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The 4,054 human faces of San Quentin

In March 2011, CJCJ visited San Quentin State Prison, and noted the oppressive overcrowding in the prison’s gymnasium and the negative effect this has on opportunities for rehabilitation. Two years later, on March 27, 2013, CJCJ revisited the prison to see what changes had occurred since the implementation of Realignment.

Certainly, the prison population has reduced in San Quentin; the reception center numbers have fallen from approximately 3,000 inmates in 2009 to 600 today, and the gymnasiums are now empty. The new medical facility is clean, spacious, and full of people receiving care. San Quentin provides significantly more programs and opportunities than other California prisons, often run by volunteer groups from the community, and these programs are operational and alive with productivity.

However, San Quentin is still at 132% capacity, housing 4,054 individuals (as of March 20, 2013), and despite the Governor’s protestations it is clear that there is more work to be done. According to Lt. Sam Robinson, who led the tour, San Quentin’s vocational and work assignment programs can serve approximately 50% of the prison’s eligible population. Records show its academic programs have a capacity to serve 16%. Additionally, during a discussion with a group of men serving life sentences, it became clear that its drug and alcohol programs are unable to meet the high demand for treatment. Many of the men explained the role drugs played in their destructive life choices and in the crimes they committed, yet both the staff and inmates spoke of significant wait lists for drug, alcohol, and other rehabilitative programs.

Walking through the prison, one could see the aging of the prison demographic. Many men were visibly disabled, walking with canes and filling the medical facility. The consequences of aging in prison are disturbing. A 2010 report by the Human Rights Watch describes the concerns of California prison guards with no training on how to address inmates with dementia,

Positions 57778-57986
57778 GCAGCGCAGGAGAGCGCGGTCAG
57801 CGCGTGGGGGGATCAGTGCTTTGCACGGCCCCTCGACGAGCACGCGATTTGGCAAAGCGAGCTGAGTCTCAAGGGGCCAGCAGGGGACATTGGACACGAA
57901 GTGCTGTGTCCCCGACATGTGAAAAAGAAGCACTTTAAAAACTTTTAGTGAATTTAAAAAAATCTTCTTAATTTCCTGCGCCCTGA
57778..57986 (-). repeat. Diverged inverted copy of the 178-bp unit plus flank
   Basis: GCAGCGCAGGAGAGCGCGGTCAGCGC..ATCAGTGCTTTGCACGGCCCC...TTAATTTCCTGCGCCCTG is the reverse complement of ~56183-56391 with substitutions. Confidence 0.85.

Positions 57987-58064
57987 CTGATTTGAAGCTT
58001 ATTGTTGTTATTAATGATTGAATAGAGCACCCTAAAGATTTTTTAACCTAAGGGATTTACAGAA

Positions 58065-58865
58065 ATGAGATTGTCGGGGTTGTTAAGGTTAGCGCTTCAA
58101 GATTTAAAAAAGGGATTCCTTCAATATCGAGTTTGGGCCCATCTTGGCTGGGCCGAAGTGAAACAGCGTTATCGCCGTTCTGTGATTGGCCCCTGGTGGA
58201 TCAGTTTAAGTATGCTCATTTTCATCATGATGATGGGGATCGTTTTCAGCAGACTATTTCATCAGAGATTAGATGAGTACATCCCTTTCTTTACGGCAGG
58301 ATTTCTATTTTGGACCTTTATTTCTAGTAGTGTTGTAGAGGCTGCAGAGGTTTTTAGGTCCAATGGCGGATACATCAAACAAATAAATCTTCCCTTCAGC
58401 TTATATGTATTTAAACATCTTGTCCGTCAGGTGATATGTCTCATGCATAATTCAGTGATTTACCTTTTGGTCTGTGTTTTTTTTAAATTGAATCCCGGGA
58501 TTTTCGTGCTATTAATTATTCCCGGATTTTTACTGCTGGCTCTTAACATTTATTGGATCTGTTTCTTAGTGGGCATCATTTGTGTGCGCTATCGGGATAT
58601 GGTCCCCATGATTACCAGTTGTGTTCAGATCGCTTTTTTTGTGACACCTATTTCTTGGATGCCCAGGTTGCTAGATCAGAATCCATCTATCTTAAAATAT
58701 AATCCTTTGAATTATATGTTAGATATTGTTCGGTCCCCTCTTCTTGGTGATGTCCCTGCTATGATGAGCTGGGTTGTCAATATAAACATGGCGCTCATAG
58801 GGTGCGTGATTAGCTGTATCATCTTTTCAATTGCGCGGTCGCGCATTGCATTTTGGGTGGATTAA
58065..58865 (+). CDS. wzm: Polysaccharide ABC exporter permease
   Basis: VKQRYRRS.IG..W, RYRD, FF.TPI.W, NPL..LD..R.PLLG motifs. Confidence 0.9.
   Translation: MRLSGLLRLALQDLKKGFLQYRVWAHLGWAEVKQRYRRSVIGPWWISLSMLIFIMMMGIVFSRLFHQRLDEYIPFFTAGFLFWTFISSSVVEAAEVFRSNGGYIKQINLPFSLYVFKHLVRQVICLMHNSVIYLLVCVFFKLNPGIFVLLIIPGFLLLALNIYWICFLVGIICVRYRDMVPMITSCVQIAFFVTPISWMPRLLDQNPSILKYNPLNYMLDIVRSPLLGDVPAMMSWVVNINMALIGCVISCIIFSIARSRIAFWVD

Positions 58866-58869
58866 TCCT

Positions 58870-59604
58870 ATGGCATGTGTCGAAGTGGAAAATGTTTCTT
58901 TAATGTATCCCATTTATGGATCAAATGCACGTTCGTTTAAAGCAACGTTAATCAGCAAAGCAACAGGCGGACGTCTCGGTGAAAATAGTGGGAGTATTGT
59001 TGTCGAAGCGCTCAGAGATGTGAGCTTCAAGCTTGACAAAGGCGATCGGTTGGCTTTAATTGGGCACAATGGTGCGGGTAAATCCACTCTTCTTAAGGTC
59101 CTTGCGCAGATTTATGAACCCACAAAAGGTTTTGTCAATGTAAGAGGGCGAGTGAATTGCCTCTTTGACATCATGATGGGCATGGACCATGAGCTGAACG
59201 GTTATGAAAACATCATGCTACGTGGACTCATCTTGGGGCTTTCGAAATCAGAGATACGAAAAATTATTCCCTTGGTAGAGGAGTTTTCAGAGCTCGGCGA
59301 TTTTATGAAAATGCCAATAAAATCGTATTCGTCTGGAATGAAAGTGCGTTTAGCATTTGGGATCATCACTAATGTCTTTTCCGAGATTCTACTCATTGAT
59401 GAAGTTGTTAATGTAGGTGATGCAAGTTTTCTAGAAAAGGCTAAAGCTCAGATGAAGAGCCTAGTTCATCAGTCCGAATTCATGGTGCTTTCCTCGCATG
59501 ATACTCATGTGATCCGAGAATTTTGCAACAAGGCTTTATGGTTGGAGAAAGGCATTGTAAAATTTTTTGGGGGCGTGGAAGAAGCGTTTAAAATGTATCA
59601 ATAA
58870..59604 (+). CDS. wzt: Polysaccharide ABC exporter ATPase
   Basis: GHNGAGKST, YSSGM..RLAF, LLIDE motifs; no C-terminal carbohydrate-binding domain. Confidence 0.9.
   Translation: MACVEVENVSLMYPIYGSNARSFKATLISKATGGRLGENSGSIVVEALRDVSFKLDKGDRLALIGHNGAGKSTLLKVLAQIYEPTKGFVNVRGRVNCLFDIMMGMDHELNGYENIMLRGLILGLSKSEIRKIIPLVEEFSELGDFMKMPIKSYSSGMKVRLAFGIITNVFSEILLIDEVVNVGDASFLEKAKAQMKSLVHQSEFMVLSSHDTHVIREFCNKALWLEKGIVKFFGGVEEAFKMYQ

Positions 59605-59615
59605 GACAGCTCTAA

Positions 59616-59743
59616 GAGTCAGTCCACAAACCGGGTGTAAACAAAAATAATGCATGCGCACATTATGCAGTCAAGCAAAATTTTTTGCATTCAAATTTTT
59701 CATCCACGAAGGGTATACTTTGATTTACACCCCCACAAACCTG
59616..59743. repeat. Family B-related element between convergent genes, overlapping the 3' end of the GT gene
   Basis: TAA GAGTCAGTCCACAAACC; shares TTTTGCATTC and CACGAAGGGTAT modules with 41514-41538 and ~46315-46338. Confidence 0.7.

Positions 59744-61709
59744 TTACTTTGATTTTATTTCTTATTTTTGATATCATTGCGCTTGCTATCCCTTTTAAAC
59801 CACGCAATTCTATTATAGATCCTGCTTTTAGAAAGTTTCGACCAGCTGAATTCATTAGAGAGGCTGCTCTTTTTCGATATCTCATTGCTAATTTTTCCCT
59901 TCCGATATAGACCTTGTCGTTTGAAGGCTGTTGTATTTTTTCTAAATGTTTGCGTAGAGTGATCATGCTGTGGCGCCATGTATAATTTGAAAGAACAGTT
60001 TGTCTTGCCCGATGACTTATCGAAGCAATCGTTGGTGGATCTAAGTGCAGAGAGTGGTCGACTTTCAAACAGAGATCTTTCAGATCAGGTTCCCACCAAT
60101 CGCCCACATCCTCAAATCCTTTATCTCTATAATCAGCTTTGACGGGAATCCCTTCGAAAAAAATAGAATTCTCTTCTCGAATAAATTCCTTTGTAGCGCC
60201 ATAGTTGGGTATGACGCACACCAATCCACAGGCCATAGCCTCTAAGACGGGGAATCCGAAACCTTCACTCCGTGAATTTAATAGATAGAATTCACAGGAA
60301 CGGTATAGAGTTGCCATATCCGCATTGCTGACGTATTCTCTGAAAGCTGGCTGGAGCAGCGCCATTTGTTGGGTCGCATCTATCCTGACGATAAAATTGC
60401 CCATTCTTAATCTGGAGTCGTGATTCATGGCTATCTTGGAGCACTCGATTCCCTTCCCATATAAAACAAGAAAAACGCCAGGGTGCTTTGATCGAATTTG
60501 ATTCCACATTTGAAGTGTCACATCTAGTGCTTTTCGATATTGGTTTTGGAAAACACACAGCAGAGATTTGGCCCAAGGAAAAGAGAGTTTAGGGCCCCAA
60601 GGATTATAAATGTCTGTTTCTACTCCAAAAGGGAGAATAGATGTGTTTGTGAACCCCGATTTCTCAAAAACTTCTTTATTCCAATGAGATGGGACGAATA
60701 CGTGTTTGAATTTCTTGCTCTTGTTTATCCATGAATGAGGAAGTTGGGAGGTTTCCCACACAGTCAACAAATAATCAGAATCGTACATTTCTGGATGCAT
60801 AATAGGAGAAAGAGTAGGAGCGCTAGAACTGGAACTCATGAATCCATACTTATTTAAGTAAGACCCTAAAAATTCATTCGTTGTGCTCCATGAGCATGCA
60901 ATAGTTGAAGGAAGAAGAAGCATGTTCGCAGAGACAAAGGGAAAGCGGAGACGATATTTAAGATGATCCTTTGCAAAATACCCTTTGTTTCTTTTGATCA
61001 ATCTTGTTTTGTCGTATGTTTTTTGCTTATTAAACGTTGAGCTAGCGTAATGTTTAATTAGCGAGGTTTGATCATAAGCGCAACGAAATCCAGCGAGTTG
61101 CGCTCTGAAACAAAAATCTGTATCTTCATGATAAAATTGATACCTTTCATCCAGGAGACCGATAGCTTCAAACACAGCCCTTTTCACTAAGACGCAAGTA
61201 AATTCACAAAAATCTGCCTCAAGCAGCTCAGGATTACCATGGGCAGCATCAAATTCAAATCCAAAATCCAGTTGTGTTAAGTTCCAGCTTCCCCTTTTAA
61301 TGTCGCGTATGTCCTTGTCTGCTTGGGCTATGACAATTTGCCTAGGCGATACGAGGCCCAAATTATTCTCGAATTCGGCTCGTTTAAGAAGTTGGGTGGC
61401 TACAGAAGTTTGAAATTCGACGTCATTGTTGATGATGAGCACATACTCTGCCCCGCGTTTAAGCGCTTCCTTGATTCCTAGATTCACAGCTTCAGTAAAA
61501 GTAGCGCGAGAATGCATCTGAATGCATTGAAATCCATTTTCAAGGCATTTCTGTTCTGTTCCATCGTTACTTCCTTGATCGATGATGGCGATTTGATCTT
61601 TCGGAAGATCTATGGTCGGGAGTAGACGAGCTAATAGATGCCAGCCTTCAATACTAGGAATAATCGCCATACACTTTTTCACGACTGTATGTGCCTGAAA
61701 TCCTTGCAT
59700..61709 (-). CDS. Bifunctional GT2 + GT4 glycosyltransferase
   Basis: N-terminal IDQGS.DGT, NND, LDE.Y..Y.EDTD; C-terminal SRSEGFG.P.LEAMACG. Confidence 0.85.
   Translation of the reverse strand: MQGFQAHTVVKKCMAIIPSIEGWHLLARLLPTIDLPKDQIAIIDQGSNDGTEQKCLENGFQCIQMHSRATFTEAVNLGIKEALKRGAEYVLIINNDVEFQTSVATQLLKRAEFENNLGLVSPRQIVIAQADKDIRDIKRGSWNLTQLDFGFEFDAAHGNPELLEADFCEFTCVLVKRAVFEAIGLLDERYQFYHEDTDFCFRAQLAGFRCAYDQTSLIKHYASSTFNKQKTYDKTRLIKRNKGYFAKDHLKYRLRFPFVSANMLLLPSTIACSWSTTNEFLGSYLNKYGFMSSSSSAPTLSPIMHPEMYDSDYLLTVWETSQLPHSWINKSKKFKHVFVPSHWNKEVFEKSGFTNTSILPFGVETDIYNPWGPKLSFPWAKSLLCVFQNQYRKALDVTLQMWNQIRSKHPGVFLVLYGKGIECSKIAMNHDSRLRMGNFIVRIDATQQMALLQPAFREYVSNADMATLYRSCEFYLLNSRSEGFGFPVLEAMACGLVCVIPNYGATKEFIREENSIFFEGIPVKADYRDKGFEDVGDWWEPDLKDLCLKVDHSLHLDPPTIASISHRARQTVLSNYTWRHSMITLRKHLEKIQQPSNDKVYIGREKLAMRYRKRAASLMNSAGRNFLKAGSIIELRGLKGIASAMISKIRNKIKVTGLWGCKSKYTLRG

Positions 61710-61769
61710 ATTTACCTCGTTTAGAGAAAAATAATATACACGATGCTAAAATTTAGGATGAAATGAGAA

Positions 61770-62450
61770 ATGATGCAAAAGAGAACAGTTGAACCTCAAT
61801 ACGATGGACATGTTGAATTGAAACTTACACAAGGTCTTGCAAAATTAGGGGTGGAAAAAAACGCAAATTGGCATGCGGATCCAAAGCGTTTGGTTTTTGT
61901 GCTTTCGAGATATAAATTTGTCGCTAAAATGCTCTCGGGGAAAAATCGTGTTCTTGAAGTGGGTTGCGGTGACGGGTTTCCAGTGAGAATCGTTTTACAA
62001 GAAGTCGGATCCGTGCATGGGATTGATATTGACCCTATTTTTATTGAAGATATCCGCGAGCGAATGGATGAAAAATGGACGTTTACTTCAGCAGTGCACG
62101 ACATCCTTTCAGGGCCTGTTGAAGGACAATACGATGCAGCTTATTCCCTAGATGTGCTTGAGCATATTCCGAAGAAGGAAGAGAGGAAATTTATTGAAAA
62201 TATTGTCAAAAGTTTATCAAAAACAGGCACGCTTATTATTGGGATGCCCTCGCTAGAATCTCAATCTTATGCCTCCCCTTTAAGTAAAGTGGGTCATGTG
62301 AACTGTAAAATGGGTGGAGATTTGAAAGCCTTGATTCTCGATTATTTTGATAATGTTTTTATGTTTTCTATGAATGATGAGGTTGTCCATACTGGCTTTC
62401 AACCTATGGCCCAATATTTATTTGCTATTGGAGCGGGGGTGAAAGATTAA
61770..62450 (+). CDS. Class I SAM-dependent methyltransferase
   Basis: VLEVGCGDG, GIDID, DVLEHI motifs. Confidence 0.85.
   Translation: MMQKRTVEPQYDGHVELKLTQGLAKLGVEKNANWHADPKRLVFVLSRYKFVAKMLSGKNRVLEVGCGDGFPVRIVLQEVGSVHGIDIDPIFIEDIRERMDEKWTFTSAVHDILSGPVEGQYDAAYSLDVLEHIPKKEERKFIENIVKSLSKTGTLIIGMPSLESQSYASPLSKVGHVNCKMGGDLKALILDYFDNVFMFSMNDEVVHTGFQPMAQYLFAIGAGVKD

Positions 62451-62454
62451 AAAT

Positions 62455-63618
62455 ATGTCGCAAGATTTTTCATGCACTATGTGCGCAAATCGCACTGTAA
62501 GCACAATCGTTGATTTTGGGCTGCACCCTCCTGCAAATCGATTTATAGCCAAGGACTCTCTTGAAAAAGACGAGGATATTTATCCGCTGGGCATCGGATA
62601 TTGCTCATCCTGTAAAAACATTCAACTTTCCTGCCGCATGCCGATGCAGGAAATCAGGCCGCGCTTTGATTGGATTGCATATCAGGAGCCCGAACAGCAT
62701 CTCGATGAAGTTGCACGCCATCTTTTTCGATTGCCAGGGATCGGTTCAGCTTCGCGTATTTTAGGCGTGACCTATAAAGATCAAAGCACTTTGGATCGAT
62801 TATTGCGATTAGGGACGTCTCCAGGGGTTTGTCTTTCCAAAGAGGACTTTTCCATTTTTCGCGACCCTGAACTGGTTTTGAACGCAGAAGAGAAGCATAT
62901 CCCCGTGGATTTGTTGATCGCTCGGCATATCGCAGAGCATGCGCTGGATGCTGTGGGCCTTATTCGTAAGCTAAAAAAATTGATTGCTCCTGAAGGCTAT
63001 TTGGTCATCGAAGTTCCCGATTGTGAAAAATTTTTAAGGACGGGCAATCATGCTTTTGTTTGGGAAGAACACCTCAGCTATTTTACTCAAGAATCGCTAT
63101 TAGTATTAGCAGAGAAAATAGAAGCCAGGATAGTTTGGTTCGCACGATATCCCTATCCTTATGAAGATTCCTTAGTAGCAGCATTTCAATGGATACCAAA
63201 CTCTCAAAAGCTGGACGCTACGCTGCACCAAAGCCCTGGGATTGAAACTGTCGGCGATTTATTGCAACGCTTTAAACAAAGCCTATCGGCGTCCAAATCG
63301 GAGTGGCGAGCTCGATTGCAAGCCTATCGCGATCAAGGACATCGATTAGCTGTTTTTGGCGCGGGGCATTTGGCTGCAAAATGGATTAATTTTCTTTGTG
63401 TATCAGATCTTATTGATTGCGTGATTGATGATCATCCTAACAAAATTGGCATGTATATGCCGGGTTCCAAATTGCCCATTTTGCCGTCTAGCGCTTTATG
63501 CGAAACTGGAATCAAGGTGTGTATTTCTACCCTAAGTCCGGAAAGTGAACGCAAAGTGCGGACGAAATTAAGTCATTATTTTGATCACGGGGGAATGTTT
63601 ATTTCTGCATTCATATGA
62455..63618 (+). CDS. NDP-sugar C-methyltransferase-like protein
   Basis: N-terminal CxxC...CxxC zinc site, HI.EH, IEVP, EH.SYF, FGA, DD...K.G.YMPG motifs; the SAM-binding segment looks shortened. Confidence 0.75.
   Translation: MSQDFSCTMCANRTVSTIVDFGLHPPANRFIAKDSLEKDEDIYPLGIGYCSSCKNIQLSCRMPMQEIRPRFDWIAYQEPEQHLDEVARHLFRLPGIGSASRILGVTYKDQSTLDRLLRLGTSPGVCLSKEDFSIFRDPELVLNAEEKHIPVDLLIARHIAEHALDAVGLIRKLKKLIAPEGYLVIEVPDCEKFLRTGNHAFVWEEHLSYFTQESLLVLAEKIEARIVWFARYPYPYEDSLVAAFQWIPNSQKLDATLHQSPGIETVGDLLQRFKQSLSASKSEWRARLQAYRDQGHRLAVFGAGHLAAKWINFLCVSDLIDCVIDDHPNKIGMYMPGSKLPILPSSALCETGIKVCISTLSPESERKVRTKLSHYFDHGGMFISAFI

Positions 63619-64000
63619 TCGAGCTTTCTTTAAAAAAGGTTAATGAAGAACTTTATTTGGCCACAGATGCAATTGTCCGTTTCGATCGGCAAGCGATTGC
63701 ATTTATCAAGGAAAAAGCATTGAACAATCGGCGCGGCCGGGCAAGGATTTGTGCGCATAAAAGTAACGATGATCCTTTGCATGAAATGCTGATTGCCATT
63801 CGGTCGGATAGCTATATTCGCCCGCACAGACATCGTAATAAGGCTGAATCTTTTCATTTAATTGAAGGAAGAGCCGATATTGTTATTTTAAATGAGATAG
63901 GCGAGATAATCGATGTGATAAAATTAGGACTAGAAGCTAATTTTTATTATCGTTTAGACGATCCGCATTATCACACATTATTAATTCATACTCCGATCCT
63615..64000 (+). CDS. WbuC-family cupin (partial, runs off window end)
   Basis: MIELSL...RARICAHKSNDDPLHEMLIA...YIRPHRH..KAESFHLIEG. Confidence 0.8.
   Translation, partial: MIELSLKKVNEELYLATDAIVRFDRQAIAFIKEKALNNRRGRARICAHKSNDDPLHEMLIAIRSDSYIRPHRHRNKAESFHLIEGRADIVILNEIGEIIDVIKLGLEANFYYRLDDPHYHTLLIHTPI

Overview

“He forgets his medications, he loses his way to the cell, and he forgets that he is in prison. He gets into fights because he ends up in the wrong cell. He is unsafe and needs more care.”

Medical costs for older inmates range up to 9 times higher than the average inmate.

As CJCJ’s latest report notes, Realignment has significantly reduced non-violent, female, and parole violator prison populations, leaving a majority male and older population in prison, most admitted for violent offenses. The dramatic shift in the demography of California’s prisons is cause for us to think differently about the use of incarceration. San Quentin is an example of a prison in flux. The 4,054 men housed in San Quentin have high medical, social, and rehabilitative needs. How the prison adapts its space and resources to adequately supervise and rehabilitate these people moving forward is of utmost importance to the future of California corrections.

For more information on what’s happening in San Quentin State Prison, follow the San Quentin News, the only inmate-produced paper in California.

Special thanks to Lt. Sam Robinson and all the staff and inmates for the opportunity.

Keywords: AB 109, prisons, rehabilitation, Selena Teji

Posted in Blog, Correctional Institutions

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